Statistical Learning of Biological Systems from Perturbations
May 31 to June 5, 2015
Registration and details
Advances in biotechnology have made genome-scale measurements routine, including most recent techniques for perturbing individual genes in a targeted manner. These interventional data hold the promise to infer biological networks and to move forward systems biological approaches significantly. A major challenge now is to use the vast amount of data generated from these technologies and to devise appropriate statistical models and computational inference methods. Unlike observational data, interventional data can reveal causal relationships among genes or other biomolecular entities. As such, the statistical analysis and computational integration of perturbation data is an important step towards large-scale biological system identification with abundant applications in biology and medicine.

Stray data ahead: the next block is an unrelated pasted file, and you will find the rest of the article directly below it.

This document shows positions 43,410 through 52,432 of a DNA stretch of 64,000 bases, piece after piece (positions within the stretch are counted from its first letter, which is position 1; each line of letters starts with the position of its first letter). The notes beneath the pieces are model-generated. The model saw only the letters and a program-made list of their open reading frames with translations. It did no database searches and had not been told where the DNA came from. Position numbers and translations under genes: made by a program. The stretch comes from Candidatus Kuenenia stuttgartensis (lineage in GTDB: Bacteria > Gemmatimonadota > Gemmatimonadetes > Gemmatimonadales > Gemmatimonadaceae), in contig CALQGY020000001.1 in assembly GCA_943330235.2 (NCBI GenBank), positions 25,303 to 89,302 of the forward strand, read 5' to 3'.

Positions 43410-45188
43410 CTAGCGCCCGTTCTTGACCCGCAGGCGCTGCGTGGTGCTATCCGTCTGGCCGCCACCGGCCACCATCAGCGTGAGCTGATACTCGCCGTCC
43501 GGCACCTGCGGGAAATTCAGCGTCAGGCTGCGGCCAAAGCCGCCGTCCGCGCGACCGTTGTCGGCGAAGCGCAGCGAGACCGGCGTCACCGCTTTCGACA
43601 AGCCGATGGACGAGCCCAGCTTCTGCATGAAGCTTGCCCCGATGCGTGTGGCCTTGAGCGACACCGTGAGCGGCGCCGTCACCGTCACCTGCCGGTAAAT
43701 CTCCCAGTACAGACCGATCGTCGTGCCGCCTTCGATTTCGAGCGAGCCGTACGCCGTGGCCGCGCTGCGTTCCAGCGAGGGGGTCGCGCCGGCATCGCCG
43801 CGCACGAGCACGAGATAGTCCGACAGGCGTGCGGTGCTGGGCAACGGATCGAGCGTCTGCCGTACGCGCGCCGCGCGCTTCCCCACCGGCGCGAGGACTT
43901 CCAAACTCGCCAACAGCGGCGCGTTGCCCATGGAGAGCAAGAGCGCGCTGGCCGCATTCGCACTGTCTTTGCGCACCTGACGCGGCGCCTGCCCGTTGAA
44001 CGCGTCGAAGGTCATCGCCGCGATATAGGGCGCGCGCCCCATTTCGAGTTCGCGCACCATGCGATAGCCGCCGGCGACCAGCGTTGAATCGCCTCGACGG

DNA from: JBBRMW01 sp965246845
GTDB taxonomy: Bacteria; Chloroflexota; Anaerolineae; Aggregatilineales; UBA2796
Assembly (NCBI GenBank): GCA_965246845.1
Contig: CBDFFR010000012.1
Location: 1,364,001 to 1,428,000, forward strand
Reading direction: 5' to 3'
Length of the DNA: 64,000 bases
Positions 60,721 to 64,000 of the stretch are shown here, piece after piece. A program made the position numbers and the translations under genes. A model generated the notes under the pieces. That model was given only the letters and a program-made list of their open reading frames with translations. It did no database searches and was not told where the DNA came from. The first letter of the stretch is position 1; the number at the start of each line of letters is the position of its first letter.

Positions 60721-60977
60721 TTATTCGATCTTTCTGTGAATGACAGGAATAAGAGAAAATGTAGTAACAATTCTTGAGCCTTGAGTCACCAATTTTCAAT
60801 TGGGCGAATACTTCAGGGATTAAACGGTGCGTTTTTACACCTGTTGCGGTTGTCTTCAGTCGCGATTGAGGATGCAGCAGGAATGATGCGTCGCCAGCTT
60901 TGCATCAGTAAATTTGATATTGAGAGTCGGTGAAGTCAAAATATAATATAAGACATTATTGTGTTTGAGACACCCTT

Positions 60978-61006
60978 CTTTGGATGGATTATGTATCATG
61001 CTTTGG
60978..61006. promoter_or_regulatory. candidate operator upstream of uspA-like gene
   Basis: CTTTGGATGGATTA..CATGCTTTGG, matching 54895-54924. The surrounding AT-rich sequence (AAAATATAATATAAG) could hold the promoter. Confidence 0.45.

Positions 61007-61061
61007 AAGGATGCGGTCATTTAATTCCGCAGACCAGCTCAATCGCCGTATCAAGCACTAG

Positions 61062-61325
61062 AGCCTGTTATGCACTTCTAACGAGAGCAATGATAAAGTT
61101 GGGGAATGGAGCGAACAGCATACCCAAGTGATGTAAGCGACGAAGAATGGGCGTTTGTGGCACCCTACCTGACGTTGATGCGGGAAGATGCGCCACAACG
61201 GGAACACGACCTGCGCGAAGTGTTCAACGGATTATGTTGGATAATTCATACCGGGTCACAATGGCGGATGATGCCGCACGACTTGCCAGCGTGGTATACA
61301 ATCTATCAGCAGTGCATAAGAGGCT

This workshop will (i) explore recent advances and open problems in statistical learning, data integration, and causal inference of biological systems; (ii) present biomedical applications to recent genome-wide perturbation data, such as RNA interference data, obtained, for example, from cancer cells or cells infected by pathogens; and (iii) facilitate meaningful interaction between biomedical and quantitative researchers.